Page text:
Hugs, Melissa x
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This Post Has 50 Comments

  1. Anonymous

    Stage 4 endo on bowel. I think it’s slightly difficult to be told that painkillers are not helping me when morphine sometimes is the only thing that works. We all need to do what we need to do to live with this condition and if that involves painkillers then so be it.

  2. Melissa

    That is terrible Lili and I hate to hear how terrible you’ve been treated. I would certainly go for a third opinion. I would embrace what you can do naturally and really implement every aspect of the REACH Technique. First maybe check to see there isn’t something else going on though…

  3. Lili

    I went for a scan last 2 weeks and doctor diagnosed me of having 2 chocolate cyst at the right and left ovaries. She prescribed me with a painkiller called and soon after I began to have bleeding and it prolong until more than 8 days.

    So I went for a second opinion but the doctor gave me an appointment in 2 months’ time and some medication to stop my bleeding.

    Problem is that I am having cramps almost everyday. Now that my bleeding has stopped, there are still cramps and some vaginal discharge or clear white no odour colour.

    I began to think the doctors are not taking this seriously. Most of them asked if I am married or planning soon and asked me to get marry and quickly conceive.

    So… if I plan to delay marriage or God knows what, how should I endure the pain every day? I can’t be taking painkillers all the time. Should I go for a third opinion or for a surgery? I just need to feel okay again without the cramps anymore… I am so sad to not knowing the solution to it.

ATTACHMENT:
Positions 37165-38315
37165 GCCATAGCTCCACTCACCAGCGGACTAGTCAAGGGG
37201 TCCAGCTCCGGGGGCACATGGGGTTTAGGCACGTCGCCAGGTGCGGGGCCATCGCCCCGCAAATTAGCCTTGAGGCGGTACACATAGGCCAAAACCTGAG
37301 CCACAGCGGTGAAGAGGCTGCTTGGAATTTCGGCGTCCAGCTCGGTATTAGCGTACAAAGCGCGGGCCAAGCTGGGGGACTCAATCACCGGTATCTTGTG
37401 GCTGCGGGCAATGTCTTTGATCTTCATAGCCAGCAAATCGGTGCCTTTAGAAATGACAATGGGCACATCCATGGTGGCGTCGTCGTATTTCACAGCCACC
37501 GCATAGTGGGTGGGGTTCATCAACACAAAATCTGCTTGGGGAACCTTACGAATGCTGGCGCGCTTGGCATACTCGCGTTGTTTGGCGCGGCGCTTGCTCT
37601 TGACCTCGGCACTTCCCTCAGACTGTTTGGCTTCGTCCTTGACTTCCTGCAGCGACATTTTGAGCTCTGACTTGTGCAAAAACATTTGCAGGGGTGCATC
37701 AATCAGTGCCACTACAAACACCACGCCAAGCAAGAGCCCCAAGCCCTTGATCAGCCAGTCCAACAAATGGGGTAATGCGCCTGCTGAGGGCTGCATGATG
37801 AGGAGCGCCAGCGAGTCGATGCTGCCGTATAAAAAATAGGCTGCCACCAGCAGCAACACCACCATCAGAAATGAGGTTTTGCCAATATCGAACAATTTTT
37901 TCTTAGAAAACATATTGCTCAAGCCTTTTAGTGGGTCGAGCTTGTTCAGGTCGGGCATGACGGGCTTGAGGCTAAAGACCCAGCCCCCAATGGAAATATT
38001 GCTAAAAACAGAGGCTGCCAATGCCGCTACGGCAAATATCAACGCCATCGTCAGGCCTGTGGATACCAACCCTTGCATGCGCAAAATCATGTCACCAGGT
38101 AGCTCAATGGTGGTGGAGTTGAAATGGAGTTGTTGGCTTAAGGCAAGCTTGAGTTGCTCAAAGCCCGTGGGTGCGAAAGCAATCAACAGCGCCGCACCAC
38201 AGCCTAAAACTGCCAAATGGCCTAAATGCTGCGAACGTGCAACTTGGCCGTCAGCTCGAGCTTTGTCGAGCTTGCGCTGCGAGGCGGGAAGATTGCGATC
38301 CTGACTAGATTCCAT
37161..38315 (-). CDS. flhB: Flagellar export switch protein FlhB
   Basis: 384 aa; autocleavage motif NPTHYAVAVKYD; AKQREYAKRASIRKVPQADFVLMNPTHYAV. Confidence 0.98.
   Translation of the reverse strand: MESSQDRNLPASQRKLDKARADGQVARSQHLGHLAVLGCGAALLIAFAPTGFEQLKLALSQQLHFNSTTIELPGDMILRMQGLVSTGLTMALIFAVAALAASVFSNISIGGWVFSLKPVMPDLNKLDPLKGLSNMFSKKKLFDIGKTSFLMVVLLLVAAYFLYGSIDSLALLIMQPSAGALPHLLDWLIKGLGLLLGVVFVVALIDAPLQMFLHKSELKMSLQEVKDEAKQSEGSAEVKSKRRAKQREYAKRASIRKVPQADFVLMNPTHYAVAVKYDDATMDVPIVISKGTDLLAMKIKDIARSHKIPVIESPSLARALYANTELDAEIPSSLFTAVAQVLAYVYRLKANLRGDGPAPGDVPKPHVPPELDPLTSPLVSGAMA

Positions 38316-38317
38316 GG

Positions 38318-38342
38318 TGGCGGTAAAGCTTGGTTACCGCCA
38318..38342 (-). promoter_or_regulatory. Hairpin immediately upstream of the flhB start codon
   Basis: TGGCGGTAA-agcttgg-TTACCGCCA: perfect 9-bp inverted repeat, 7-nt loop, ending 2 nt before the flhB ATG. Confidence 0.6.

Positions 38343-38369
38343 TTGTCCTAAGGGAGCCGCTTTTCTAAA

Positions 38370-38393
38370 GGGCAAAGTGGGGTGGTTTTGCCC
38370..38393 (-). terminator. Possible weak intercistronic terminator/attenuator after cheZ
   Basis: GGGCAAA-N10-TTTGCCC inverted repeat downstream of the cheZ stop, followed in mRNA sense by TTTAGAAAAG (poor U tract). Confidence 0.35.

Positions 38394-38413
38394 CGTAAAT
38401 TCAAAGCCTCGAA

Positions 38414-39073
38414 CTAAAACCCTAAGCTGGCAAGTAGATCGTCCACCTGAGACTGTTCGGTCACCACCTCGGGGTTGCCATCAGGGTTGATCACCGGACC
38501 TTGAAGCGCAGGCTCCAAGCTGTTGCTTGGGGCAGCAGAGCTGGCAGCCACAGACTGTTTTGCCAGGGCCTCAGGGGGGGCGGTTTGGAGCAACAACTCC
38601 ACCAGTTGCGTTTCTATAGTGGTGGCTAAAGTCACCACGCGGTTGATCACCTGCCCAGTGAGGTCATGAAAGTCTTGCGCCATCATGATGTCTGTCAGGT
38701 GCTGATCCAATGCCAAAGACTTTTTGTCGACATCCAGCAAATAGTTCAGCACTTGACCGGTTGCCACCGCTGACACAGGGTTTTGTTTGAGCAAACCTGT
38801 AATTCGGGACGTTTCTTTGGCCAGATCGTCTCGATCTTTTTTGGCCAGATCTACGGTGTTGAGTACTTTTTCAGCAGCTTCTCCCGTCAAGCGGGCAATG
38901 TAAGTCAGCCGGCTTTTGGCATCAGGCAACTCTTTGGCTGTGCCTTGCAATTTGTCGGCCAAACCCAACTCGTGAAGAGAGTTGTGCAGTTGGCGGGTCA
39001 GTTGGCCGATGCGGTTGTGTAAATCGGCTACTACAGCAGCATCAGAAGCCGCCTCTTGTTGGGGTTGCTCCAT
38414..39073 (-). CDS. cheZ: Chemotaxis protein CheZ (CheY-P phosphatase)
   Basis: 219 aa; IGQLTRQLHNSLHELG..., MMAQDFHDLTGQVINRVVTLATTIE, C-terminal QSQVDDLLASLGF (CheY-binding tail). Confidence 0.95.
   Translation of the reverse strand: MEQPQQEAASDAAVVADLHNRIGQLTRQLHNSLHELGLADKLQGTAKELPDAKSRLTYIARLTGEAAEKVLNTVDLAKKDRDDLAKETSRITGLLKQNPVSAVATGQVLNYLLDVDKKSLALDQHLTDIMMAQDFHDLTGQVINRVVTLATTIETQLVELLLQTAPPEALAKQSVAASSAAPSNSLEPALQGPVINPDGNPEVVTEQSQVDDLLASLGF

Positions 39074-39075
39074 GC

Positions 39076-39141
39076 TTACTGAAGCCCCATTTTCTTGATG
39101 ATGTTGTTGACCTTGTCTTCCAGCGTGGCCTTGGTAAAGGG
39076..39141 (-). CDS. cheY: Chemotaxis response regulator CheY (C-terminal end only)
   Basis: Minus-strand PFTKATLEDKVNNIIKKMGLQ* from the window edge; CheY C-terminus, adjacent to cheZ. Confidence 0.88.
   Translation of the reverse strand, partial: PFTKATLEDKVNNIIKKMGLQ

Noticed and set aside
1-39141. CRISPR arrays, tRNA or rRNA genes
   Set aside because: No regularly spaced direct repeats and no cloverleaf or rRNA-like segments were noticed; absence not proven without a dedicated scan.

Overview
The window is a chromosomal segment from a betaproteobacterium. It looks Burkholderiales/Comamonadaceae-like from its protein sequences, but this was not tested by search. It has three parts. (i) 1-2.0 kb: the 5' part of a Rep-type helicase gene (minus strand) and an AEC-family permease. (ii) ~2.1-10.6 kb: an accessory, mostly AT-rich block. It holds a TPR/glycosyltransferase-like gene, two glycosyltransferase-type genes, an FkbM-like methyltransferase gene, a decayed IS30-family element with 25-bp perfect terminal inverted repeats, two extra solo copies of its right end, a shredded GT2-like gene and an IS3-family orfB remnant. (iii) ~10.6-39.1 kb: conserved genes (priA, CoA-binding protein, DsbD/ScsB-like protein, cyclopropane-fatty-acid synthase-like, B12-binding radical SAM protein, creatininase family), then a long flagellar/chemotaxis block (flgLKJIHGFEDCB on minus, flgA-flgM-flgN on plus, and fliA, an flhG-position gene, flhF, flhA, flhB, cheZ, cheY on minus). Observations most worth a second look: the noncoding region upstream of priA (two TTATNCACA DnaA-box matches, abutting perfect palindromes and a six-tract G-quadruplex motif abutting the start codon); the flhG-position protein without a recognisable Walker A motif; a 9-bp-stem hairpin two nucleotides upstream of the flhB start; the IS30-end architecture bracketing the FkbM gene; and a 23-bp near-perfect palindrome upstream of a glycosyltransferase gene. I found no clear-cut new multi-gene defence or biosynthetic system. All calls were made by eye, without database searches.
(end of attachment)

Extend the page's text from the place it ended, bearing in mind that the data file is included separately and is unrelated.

4. Julie MG

    I have a large ovarian cyst that is suspected to be endometriosis. I am 33 now and I can remember moments of horror when I was 16, when I would faint from the pain that I thought, and was told, was “normal”. I would take massive amounts of acetaminophen to relieve the pain… Later, in my late twenties, I started eating organic, not using any artificial products, and I decided to stop using painkillers, knowing they had side effects. I tried plant tinctures, which didn’t help much, and thought I would just live with the pain; in the last years I had episodes when I thought something was exploding inside of me, and made me lie on the floor incapable of staying still and crying in agony. Last September I thought I had had enough of this, that I just wouldn’t take it anymore; I started taking ibuprofen. I did not like the thought of it, but my period started on the morning of my first day of school (I am a teacher) and I could not just stay home. Ibuprofen worked and I barely felt anything and I thought I should never have let myself suffer the way I had in the past years… But now reading your article makes me wonder, as I have been sick from September 15 to December 25: a series of laryngitis, bronchitis, colds… That had never happened to me before.